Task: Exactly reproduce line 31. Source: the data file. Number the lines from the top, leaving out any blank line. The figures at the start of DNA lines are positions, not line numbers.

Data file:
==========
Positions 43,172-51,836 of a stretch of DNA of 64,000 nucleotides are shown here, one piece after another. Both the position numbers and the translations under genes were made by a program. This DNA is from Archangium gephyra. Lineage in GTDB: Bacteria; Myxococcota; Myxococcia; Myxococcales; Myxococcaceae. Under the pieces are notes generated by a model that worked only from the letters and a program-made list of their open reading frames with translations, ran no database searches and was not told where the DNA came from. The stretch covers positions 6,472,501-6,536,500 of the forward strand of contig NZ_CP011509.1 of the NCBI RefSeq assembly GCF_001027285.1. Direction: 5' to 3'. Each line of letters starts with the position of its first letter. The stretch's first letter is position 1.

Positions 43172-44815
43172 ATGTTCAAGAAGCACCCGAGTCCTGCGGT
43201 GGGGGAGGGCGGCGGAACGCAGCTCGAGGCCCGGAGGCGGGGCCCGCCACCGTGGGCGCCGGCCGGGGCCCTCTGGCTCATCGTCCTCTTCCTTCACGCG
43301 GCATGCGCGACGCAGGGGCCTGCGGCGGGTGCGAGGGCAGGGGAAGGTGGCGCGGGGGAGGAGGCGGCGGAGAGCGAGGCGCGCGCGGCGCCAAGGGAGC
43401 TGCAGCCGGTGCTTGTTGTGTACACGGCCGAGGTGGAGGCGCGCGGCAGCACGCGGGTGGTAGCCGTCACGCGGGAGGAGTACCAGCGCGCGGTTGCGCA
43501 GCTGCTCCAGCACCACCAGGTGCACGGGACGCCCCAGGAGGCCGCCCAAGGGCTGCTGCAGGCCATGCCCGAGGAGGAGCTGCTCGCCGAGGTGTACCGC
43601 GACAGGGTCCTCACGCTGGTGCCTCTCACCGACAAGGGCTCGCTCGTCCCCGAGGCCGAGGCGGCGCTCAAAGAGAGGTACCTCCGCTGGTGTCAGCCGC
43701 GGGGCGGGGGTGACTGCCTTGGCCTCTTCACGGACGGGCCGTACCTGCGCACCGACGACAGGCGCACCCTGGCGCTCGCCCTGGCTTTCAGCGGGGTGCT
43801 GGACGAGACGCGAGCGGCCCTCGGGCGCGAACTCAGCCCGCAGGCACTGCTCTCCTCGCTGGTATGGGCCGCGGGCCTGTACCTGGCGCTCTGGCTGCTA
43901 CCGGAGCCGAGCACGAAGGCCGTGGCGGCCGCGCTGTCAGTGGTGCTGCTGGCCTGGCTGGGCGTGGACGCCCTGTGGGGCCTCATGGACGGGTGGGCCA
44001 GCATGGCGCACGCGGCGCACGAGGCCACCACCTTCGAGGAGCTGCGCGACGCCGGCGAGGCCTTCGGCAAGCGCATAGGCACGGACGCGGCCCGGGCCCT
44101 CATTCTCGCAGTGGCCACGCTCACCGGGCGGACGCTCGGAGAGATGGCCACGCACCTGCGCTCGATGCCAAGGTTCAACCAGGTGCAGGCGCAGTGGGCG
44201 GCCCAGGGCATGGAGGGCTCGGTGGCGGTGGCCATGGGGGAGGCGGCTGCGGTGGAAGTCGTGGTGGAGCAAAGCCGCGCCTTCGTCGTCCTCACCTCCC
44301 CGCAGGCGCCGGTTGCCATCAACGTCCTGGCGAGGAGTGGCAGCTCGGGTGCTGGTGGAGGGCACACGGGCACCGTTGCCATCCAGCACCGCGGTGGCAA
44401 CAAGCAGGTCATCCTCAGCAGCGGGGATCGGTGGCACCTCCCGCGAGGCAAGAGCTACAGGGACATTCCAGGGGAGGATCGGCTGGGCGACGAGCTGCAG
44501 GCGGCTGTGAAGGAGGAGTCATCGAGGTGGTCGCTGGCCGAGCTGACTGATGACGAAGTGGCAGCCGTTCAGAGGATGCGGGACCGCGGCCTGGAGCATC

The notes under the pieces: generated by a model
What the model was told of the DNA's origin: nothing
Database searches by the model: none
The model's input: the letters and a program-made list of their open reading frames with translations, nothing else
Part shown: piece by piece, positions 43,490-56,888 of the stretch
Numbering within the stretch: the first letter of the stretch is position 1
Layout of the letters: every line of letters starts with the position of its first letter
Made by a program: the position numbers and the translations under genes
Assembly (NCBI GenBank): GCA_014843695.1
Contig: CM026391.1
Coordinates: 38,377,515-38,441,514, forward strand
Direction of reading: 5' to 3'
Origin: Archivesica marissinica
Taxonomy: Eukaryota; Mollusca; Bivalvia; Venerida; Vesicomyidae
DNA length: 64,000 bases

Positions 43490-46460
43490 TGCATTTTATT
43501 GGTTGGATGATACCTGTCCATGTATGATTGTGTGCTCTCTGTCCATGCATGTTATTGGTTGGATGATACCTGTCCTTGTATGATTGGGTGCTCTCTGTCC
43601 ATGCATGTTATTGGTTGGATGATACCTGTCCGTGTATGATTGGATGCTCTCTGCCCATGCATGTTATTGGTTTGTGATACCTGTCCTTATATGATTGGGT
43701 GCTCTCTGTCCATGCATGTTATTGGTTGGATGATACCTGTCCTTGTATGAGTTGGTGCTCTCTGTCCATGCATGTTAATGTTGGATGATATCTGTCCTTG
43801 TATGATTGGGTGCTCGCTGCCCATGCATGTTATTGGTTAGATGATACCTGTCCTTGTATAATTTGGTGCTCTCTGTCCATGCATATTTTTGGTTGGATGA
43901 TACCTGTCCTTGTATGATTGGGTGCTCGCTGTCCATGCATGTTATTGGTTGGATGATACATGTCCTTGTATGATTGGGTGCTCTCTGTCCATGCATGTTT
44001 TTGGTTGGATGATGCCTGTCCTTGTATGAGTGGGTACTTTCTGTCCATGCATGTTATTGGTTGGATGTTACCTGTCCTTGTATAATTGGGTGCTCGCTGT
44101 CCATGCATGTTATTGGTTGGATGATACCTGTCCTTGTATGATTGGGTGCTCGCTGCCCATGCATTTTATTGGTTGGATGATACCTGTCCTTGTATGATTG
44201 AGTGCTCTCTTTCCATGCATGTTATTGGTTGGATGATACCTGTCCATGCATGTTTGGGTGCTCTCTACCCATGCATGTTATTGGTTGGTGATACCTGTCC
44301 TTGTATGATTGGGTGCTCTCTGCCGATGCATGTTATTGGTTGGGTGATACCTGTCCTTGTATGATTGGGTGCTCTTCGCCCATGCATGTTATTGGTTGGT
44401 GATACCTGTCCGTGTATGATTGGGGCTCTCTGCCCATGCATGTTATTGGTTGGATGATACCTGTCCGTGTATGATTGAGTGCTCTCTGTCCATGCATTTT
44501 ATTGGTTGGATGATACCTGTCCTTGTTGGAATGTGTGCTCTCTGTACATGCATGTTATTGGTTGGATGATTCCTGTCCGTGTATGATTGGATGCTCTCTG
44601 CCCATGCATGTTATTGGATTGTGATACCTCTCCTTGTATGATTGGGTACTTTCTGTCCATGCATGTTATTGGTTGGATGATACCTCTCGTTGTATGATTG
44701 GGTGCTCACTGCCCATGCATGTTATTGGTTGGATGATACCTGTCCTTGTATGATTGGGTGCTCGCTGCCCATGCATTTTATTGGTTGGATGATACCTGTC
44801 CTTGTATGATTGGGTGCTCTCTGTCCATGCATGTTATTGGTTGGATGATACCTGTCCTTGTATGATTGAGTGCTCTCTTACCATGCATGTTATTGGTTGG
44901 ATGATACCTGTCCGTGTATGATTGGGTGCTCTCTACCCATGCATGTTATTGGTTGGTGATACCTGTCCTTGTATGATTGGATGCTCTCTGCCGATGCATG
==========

Taxonomy: Eukaryota; Mollusca; Bivalvia; Venerida; Vesicomyidae